The next few days are going to be treacherous for the baby falcons, and scary for Julie and me and everyone else who has been following this little family. Julie says within a day or two, the flying part becomes very easy for them, but working out the landings is much trickier. I’ll breathe better when they’re truly independent.

Laura's night on the town

Sunday, July 3, 2011

Rodents vs. Birds

White-footed Deer Mouse
Transcript of July 1, 2011 For the Birds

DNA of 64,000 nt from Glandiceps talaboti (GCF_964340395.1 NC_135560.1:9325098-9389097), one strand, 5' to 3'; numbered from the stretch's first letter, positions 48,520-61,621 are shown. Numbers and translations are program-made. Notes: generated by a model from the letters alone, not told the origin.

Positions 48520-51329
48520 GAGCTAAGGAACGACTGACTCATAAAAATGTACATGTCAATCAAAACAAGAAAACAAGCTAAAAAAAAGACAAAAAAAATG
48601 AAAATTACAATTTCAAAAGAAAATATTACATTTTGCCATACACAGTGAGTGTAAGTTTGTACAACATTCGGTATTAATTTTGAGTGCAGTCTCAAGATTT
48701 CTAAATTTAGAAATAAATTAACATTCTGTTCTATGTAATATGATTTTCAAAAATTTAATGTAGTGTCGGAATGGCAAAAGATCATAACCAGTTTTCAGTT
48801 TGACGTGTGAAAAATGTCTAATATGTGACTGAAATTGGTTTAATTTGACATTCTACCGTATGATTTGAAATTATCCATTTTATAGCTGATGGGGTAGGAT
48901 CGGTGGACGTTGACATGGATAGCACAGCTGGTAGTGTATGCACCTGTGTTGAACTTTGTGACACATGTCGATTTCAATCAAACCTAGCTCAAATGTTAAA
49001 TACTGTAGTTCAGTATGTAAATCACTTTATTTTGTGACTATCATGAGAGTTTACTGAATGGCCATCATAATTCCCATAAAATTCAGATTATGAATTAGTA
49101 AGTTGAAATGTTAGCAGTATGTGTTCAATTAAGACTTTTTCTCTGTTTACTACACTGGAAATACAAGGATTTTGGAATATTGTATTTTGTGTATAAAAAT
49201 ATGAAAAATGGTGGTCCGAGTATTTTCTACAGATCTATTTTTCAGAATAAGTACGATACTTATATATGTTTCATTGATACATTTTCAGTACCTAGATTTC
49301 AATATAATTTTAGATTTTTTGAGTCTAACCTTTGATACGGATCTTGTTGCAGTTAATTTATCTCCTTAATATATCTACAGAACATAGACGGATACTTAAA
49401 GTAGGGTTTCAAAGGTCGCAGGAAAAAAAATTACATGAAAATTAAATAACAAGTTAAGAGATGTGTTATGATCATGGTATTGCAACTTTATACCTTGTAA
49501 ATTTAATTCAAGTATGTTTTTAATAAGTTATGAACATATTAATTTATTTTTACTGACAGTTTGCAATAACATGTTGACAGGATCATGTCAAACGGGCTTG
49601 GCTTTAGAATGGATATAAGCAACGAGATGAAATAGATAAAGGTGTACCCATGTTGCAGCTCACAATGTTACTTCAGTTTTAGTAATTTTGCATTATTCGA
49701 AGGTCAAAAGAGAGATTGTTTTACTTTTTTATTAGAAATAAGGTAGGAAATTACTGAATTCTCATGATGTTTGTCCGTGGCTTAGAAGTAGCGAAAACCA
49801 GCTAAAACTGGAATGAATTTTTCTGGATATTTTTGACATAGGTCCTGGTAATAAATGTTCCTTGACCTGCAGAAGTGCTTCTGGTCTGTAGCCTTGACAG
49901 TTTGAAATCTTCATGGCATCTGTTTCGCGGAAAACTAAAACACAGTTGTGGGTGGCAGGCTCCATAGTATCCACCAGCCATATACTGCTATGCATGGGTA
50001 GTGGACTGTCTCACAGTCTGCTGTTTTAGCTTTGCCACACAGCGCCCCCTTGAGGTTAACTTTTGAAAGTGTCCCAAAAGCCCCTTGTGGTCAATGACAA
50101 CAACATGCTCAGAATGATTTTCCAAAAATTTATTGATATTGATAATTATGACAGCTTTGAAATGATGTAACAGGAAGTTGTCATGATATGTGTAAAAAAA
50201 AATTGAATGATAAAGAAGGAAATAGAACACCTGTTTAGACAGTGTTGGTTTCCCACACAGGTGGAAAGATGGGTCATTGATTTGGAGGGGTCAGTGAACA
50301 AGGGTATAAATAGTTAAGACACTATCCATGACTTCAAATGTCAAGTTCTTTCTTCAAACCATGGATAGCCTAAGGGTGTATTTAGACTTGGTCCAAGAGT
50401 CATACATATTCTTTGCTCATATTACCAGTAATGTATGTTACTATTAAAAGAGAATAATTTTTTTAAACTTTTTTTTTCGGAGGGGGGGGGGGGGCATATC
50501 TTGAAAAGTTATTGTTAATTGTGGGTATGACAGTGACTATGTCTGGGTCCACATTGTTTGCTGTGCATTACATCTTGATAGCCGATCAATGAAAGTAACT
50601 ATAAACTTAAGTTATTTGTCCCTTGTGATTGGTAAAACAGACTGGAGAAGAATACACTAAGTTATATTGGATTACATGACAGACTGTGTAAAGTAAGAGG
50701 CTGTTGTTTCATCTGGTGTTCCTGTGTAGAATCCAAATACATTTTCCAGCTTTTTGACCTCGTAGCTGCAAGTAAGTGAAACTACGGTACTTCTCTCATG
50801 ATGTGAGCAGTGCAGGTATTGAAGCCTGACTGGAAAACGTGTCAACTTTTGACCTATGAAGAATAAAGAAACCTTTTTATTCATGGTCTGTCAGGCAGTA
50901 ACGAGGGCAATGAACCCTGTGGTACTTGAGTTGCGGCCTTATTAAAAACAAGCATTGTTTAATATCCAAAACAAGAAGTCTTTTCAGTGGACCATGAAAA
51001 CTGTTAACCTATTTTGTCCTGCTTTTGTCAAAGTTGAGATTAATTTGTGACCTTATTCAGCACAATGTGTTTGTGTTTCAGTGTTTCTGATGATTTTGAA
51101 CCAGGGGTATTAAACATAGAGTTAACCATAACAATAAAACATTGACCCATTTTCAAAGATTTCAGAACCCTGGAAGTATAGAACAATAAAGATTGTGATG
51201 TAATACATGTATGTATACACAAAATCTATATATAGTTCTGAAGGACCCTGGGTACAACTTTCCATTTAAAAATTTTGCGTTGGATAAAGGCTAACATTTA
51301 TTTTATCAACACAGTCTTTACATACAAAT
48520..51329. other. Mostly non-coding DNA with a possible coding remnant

Last week when I was staying in a lovely little cabin in northern Wisconsin, I was brushing my teeth one evening before bed when I noticed a young white-footed deer mouse in my shower stall— there was an opening in the wall where it joined the ceiling, and he’d apparently been crawling around up there until he suddenly dropped down. The shower door was closed so the little guy couldn’t get out on his own. I didn’t want him loose in the cabin, and didn’t want to hurt him, so while he was away from the door I slid it open, put in a wastebasket on its side, closed the door again, and then sat waiting patiently, and then impatiently, for the little guy to finally go into the wastebasket. The mouse was very suspicious, a quality that may serve it well in the long run but was most inconvenient for me, because although this was a small shower stall, he steered clear of the wastebasket for three full hours. Finally, he tentatively entered the wastebasket and I snatched it up, brought it out the door, and set it down on its side on the forest floor. He took a minute or two to sniff before finally leaving the wastebasket and scurrying off into the darkness. Not a minute later, a Barred Owl started hooting. I went to bed thinking about how tricky it is negotiating life on a planet where predation is such a widespread phenomenon, and hoping my little mouse would beat the odds and eke out a long and prosperous existence.